A petition supporting land defenders who’ve stopped a major dam replacement in Burleigh Falls is gaining momentum. Nodin Webb, land defender and spokesperson for the Kawartha Nishnawbe, says he is happy with the attention the petition has received. As of Thursday afternoon (Jan. 21), almost 2,500 people had signed it. “If if keeps growing, we’ll keep going with it,” says Webb. The petition was started just a day after the land defenders set up in Burleigh Falls on Jan. 13. When the dam was first built in 1912, it caused the forced relocation of Kawartha Nishnawbe’s people from their homes on Island 31 to their present homes in Burleigh Falls, says Webb, adding the area was cleared for camps for the dam construction workers. “Kawartha Nishnawbe has never been compensated for the theft of our land and we have been treated as nothing more than 'squatters' in our own land ever since,” reads the petition. At a virtual council meeting on Jan. 18, Curve Lake Chief Emily Whetung and council were asked to gather the complete history on Burleigh Falls Anishinaabe. According to the statement issued by Parks Canada on Jan. 20, they have offered to meet with the community members of Kawartha Nishawbe, something that has members concerned. Members feel Parks Canada has agreed to provide information presented to the public on Jan. 6, and to the Kawartha Nishnawbe that’s not the same as full consultation. “By supporting, you are supporting our community by taking a stand with our land defenders. We say enough is enough. As a Treaty First Nation community, the law is very clear: Canada has a solemn duty to consult with Kawartha Nishnawbe before undertaking or approving any projects which could impact on our rights,” reads the petition. To view the petition click here: https://www.change.org/p/kawartha-nishnawbe-first-nation-standing-with-kawartha-nishnawbe-land-defenders?redirect=false. Natalie Hamilton, Local Journalism Initiative Reporter, Peterborough This Week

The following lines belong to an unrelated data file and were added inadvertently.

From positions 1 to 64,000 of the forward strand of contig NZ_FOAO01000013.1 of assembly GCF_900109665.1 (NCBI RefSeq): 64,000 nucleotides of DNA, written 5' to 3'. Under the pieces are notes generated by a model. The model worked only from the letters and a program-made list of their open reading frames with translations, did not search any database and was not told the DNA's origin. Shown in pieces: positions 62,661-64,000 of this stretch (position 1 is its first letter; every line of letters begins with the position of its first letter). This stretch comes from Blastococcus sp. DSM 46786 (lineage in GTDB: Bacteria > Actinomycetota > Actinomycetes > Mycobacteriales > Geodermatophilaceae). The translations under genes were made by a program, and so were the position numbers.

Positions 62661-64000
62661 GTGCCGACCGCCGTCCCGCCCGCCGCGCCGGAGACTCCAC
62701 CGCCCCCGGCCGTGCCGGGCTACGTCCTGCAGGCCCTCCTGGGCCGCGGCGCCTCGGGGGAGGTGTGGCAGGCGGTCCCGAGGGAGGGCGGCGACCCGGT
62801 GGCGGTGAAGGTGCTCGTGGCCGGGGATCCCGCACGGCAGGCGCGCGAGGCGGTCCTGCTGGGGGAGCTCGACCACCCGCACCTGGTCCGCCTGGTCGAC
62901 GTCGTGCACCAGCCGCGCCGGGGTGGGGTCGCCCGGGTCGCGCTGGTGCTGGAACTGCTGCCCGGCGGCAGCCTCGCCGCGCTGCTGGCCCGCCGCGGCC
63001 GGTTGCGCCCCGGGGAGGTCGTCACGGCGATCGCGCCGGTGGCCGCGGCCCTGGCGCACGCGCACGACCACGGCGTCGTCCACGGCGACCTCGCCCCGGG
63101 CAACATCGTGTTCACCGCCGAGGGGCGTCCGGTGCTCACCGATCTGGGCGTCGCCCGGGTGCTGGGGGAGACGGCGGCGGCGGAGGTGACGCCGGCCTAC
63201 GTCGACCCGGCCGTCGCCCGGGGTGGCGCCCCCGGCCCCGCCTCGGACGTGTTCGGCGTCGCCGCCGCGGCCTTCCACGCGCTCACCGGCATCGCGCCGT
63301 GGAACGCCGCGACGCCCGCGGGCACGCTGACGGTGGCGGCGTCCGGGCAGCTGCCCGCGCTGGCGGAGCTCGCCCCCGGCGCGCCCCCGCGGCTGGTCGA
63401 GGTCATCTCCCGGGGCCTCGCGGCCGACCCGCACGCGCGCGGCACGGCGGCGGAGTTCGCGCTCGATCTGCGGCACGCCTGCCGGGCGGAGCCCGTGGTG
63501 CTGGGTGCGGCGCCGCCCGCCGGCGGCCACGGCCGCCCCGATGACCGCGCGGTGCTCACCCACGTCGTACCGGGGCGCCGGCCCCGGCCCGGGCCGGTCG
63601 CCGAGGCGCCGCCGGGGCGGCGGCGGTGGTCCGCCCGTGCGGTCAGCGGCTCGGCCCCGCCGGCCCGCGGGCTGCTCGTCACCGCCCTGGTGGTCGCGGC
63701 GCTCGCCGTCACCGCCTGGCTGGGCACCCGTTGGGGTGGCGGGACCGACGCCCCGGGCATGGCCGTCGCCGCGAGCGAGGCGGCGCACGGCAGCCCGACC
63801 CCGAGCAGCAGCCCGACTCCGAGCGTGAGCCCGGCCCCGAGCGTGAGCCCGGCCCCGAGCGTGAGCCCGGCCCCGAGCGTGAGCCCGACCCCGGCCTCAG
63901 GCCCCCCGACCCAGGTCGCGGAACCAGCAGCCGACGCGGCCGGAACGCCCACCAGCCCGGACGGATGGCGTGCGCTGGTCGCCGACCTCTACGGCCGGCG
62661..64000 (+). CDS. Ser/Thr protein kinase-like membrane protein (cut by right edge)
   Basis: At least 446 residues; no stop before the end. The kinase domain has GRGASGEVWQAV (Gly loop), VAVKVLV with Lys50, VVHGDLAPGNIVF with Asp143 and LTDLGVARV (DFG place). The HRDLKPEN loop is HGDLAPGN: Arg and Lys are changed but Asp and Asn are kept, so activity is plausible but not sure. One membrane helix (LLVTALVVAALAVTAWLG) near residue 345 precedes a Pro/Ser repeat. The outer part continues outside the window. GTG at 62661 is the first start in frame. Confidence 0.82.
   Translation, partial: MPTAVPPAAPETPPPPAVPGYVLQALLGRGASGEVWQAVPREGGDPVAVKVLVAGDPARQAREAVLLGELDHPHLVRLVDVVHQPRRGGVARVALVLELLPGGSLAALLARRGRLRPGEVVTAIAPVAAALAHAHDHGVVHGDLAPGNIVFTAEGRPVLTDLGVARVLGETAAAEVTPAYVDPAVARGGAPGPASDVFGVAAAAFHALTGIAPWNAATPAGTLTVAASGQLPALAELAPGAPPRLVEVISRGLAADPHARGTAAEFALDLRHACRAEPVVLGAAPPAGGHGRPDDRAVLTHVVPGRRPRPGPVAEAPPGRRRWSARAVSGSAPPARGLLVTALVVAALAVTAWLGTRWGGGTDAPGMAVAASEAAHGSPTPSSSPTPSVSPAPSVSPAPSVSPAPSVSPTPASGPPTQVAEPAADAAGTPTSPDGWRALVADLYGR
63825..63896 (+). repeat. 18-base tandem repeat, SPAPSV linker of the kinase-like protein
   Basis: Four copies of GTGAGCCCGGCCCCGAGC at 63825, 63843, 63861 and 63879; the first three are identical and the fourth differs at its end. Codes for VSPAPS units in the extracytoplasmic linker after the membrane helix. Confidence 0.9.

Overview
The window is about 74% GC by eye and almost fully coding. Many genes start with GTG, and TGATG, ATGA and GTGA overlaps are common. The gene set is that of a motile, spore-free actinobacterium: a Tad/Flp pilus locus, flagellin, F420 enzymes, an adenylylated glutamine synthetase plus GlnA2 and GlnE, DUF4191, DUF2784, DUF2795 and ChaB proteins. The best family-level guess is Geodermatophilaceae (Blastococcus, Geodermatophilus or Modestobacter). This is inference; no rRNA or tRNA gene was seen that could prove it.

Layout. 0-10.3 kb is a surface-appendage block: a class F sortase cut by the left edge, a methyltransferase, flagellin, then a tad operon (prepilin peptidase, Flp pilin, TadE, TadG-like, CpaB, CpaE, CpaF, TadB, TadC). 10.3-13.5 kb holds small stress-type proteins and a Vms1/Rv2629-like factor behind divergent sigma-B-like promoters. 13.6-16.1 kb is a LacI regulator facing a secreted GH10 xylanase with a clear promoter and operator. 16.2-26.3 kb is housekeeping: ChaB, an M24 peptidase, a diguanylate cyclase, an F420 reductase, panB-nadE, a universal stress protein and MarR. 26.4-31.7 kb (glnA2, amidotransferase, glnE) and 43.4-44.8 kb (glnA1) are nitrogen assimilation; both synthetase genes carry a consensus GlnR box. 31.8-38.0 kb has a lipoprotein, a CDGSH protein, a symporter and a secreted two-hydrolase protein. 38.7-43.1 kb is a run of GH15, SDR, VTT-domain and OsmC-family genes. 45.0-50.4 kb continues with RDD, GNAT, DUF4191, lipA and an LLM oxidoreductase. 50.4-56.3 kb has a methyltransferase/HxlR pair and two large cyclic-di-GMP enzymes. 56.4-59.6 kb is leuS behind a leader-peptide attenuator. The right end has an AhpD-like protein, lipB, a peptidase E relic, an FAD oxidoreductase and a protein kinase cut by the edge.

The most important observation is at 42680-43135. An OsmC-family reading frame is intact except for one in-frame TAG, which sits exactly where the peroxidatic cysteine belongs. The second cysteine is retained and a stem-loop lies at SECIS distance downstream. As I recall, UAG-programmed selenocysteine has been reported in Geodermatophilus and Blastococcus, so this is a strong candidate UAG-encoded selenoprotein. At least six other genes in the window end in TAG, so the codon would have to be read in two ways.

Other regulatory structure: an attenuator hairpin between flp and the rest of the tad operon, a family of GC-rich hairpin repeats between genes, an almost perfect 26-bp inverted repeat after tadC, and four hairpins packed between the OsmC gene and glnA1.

The South Klondike Highway south of Carcross, Yukon, is still deemed impassable Friday morning after a series of avalanches earlier this week. A map on the 511 Yukon road report shows the closure extends from Carcross and south beyond the Yukon border. While crews have been working away to clear the road, Greg Eikland, western area supervisor with the Department of Highways and Public Works, says there's still a lot more snow to be dealt with as of Thursday before it can reopen. He says the avalanches are rated about a three on a one-to-five scale and can be around 15 feet high and between 40 to 100 feet wide. "A size three is [like] a very small car," he said adding it could take out a smaller building and bring down trees with it. So far, he says since there isn't any reported damage, though sometimes avalanches can cause problems for the guard rails on the road. Right now, crews are still working on digging through the snow. "We just target areas that are frequent avalanche zones," Eikland said. He explained that if the avalanches don't come down, when they should or if there is a lot of snow storage, such as large overhangs, then they'll do controlled snowbombing. "We'll actually close the road, bomb them and deal with snow that way," he said. "One particular [avalanche] that is a pretty active one, it didn't come down, so [we] threw some charges on that and brought it down." "So that just adds to the amount of work that we have to get everything cleaned up so we can open this road back up." More avalanches than usual Eikland says there can be up to about eight people working on the snow clearing. While the avalanches are only a little bigger that usual, he says it's an exceptional year in terms of how often they're tumbling. "It's just the frequency of them — they're coming down quite a bit," he said. "It's a good winter for snow for sure." He says, despite the border to Alaska being closed to all non-essential travel, it's still important that the highway is passable for fuel trucks and other traffic needing to get through. "We try and get a hole punched through so at least if we have to move some traffic for emergencies or what not we can all get them out," Eikland said. "Hopefully we can get that out as soon as we can … just keep keep plugging away at these avalanches and then we should be ready to open." It's hard to predict when the highway might open, but Eikland said on Thursday that the highway could open Friday afternoon or sometime on Saturday. 'Avalanches still possible out there' James Minifie, lead avalanche field technician for Avalanche Canada in Yukon, said Friday morning that people should stay aware of the fact that big storms have been creating sizeable avalanches. "People should continue to look for that pattern of storms coming, you know avalanche danger goes up during and shortly after the storm, and then kind of slowly comes down over the next few days." He said if people are heading out into inland areas they should build time into their day to account for varying conditions. "You might get surprised by avalanches in places that you wouldn't expect them, so, you know, really taking time to think hard about your route and using terrain wisely to ... reach your objective." "Avalanches are still possible out there, even though we've come into the moderate danger rating. You know just really thinking about the steepness of the slope," he said. He said people should also be aware of the quality of the snow, listen for "whompf" sounds, and watch for cracks. He said people in Yukon can get information on the Yukon avalanche website or the Avalanche Canada website. People should also post to the Mountain Information Network so they can track inland snow conditions.